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Since 1983, 7,936 children have joined their families

143 have families, since January 1, 2015

  • 57% belong to a minority group
  • 78% are 9 years old or older
  • 40% are 14 years old or older

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children & families
financial assistance

You may download
The Adoption Information Booklet,
which includes this section.

  • There are government sponsored subsidies to help cover the costs of an adopted child's physical, medical, therapeutic and educational needs.

  • Most assistance is based on the needs of the adopted child regardless of the family's financial resources, though those resources will be considered when determining the amount of the subsidy.

  • Many children waiting in foster care (children with special needs) are eligible for adoption assistance.

  • Assistance may be short-term or may last until the adopted child reaches maturity (age 18 or 21) depending on the state's requirements.

  • Assistance can come from local, state or federal funds.

  • Subsidies may be available to waiting children who do not qualify for Title IV-E benefits.

  • An adopting family must apply for the assistance through their county or private agency social worker. It will be processed through the State Department of Human Services. All adoption assistance agreements should be signed before the adoption is finalized.

  • Obtaining adoption assistance after finalization is very difficult, though it is possible to request assistance retroactively and you can appeal a negative decision.

Some other sources of financial assistance for adoptive families are listed below:

Reimbursement of non-recurring adoption expenses

Reasonable and necessary adoption-related expenses, as defined by the state, may be reimbursed to the adopting family of a child who meets the state's criteria for eligibility on a one-time basis per child. For an adoptive family to be eligible for reimbursement the state must have determined that:

1.  The child should not or cannot be returned to the home of the birth parents.

2.  There exists a specific factor or condition such as age, membership in a 
      sibling group, presence of physical, mental or emotional challenges which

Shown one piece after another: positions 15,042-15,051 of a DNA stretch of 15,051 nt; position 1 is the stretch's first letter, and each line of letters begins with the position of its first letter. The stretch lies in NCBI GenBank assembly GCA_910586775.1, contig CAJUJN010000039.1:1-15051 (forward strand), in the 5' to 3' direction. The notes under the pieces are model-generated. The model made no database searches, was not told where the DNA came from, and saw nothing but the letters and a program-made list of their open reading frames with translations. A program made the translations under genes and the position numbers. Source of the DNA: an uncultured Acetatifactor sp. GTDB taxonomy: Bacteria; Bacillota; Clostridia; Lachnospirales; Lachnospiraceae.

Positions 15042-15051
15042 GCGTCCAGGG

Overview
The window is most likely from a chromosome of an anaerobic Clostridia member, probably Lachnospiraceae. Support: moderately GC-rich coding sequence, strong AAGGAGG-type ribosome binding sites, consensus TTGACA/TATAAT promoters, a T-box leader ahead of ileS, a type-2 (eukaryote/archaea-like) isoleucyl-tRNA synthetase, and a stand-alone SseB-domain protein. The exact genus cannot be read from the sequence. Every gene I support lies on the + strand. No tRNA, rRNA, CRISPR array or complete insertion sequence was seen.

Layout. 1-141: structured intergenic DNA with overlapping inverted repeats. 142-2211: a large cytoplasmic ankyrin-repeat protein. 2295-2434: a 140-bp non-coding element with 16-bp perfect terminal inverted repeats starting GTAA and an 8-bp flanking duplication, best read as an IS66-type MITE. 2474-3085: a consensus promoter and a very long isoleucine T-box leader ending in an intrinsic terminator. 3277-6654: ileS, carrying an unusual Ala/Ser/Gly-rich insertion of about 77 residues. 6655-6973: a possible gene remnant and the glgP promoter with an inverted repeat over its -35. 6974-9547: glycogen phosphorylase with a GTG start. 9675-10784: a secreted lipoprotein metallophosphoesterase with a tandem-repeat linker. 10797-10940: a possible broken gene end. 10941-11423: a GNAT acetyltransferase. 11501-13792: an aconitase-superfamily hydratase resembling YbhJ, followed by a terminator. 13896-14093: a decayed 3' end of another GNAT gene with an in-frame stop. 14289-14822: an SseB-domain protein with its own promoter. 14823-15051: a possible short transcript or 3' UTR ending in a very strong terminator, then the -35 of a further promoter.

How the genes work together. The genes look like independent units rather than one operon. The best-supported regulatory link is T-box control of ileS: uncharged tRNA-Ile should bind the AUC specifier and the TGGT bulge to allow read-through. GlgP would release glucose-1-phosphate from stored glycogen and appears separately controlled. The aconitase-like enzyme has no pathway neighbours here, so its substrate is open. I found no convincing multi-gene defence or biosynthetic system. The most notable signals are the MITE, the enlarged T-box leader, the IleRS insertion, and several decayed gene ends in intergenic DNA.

make it reasonable to conclude that the child cannot be placed with adoptive 
      parents without providing adoption assistance. The family must receive prior
      approval for the expenses from their state agency.

3.  The request for reimbursement must be made prior to the finalization of adoption.

Qualifying expenses may include:
  • The family assessment (homestudy, health and psychological examinations)
  • Court costs and attorney fees
  • Reasonable costs for transportation, food and lodging for the child and/or the adoptive parents when necessary to complete placement
  • Home modifications to accommodate a disability.

Reimbursement information by state:

Colorado maximum of $800 per child
Missouri maximum of $2,000 per child
Nevada maximum of $250 per child
New Mexico maximum of $2,000 per child
Oklahoma maximum of $1,200 per child (up to $2,000 on a case-by-case basis)
South Dakota maximum of $1,500 per child
Utah maximum of $2,000 per child
Wyomings maximum of $2,000 per child

Federal Tax Credit
Public Law 111.148, the Patient Protection and Affordable Care Act, was signed into law on March 23, 2010. Section 10909 of the Act extended the Adoption Tax Credit for two more years (January 1, 2010 - December 31, 2011) and expanded the program in the following way:

  • For tax year 2010, the amount of the credit was increased from $12,170 to $13,170 per child with a finalized adoption. For tax year 2011, the amount of the credit will be a minimum of $13,170 (it may be indexed for inflation).
Because the adoption tax credit will be refundable, families who have smaller tax liability will now be able to benefit from the credit for adoptions finalized in 2010 and 2011.

Note:  Refundable is the key word. It means that the parents do not need to owe the government money to receive the full tax credit for adoption. It means that no matter if/how much the parents owe the government, even if it is zero, they will get a credit refund of $13,170. Receipts/documentation of adoption expenses are not necessary.
  • Please refer to the IRS for formal legal guidance.
* Information taken from Voice For Adoption and Child Welfare Information Gateway.

Employee Benefits Program
See your employer.

Special Subsidies for Adoptive Families in the Military
Check your Family Support Center for details.

Adoption Loans
Talk to your banker or credit union.
Contact the National Adoption Foundation for information about grants and loans.

Various foundations make grants to help defray the cost of adoption.

National Adoption Foundation provides a variety of financial support to adoptive families and for expenses.

The Adoption Exchange urges you to ask your social worker about available subsidies when adopting any child with special physical, mental, medical and emotional needs.